Sunday, April 30, 2006

Afraid of Flying?

When I was a teenager I used to scoff at people who were afraid to fly, because as a young traveler I found it to be quite convenient. I'd board, fall asleep, and wake up at my destination.

Later, as a college student, I transformed into a nervous flyer after hearing several air disaster stories in the news. Two in particular were caused by stupid mistakes and were really traumatic. One involved the collision of a commercial jet and a student pilot who forgot to check in with air traffic control, and the local schools had a lockdown so that children wouldn't walk home and see body parts that rained down from the sky and lay scattered on the ground. It was gross and made me think twice every time I boarded a plane.

Then I had an interesting experience on a business trip with my husband more than a decade ago. On a flight from Los Angeles to Houston, our anticipated "on-time" landing was delayed for an hour due to heavy storms that closed the airport in Houston. The problem was the delivery of this news by the pilot: "Ladies and Gentlemen, I have good news and bad news." It was a little scary.

Another time, during a short flight from Oklahoma City to Dallas, the passengers near the window suddenly started pointing to the window, saying something about seeing lots of smoke and fire. I was in an aisle seat, so I had no clue what they were seeing. The window seat guy in my row must have seen my eyes get really big, because he leaned over and explained that there was a large brush fire on the ground, and the view from the airplane window was the source of all the excitement.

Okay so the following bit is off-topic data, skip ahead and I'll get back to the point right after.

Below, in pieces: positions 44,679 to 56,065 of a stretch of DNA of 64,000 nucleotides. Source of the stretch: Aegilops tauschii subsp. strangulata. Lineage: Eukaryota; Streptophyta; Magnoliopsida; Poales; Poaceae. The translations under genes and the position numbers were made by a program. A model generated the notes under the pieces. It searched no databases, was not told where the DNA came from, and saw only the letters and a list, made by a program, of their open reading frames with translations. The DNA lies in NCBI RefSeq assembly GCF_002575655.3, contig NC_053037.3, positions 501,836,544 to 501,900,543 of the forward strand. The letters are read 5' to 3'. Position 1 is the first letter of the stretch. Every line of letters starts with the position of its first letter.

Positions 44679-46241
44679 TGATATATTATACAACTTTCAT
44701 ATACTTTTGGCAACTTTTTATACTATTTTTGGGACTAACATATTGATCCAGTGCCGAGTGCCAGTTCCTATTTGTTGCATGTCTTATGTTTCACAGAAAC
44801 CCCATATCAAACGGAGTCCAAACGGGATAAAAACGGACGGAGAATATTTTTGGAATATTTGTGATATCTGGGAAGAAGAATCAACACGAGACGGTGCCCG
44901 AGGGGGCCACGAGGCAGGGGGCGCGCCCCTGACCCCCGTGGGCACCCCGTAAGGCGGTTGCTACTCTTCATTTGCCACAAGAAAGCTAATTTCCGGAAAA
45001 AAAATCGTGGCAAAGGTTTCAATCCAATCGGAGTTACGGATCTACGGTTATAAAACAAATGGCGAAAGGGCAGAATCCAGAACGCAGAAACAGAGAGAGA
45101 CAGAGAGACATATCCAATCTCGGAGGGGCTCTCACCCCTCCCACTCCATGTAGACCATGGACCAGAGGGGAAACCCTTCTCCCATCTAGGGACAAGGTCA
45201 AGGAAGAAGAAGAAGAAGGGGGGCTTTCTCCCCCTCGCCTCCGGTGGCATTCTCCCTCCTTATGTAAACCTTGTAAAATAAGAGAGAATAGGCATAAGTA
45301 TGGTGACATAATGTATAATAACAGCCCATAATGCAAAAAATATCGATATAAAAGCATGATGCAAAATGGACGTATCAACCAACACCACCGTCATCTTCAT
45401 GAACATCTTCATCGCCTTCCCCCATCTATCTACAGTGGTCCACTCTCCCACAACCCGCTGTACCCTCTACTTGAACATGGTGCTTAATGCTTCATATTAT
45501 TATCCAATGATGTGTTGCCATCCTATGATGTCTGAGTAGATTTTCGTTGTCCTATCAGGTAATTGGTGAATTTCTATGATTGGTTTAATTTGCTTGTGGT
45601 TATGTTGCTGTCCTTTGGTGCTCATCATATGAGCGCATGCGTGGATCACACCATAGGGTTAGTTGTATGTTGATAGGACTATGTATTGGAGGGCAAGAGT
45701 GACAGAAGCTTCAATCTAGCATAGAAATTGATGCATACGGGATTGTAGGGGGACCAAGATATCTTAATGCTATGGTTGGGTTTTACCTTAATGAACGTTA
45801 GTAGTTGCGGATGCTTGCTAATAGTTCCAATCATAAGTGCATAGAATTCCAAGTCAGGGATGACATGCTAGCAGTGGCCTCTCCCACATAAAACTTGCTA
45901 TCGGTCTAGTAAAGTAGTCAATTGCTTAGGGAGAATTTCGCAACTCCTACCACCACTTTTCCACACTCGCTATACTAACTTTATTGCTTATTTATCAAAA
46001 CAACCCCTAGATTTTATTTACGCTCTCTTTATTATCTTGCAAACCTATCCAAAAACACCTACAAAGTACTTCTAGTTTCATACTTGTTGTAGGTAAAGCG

Because of the string of "mini-traumas", and because I would sometimes have nightmares about seeing planes crash (which reminds me of the movie, La Bamba), I routinely flew with a knot in my stomach and sweaty palms. It didn't keep me from flying when it made sense to fly, but it was still an uncomfortable thing to do. I knew it was an irrational thing. I know all the stuff about air travel being so much safer than road travel. Irrational fears are exactly that - irrational.

Enter a deadly, menacing form of cancer. As our family recently boarded the plane together for our trip to Disneyworld, I had no fear - no sweaty palms - no knot. In fact, I almost - ALMOST - had a flicker of disappointed surprise when we landed safely on our return trip. (Talk about irrational!) Granted, I think we should all live long, healthy, and productive lives. I don't want to cheat my children out of the opportunity to grow up, and I also don't want them to become orphans. But the idea of a plane plummeting from the sky with our family intact on board was less scary than the idea of cancer taking me alone and leaving them behind.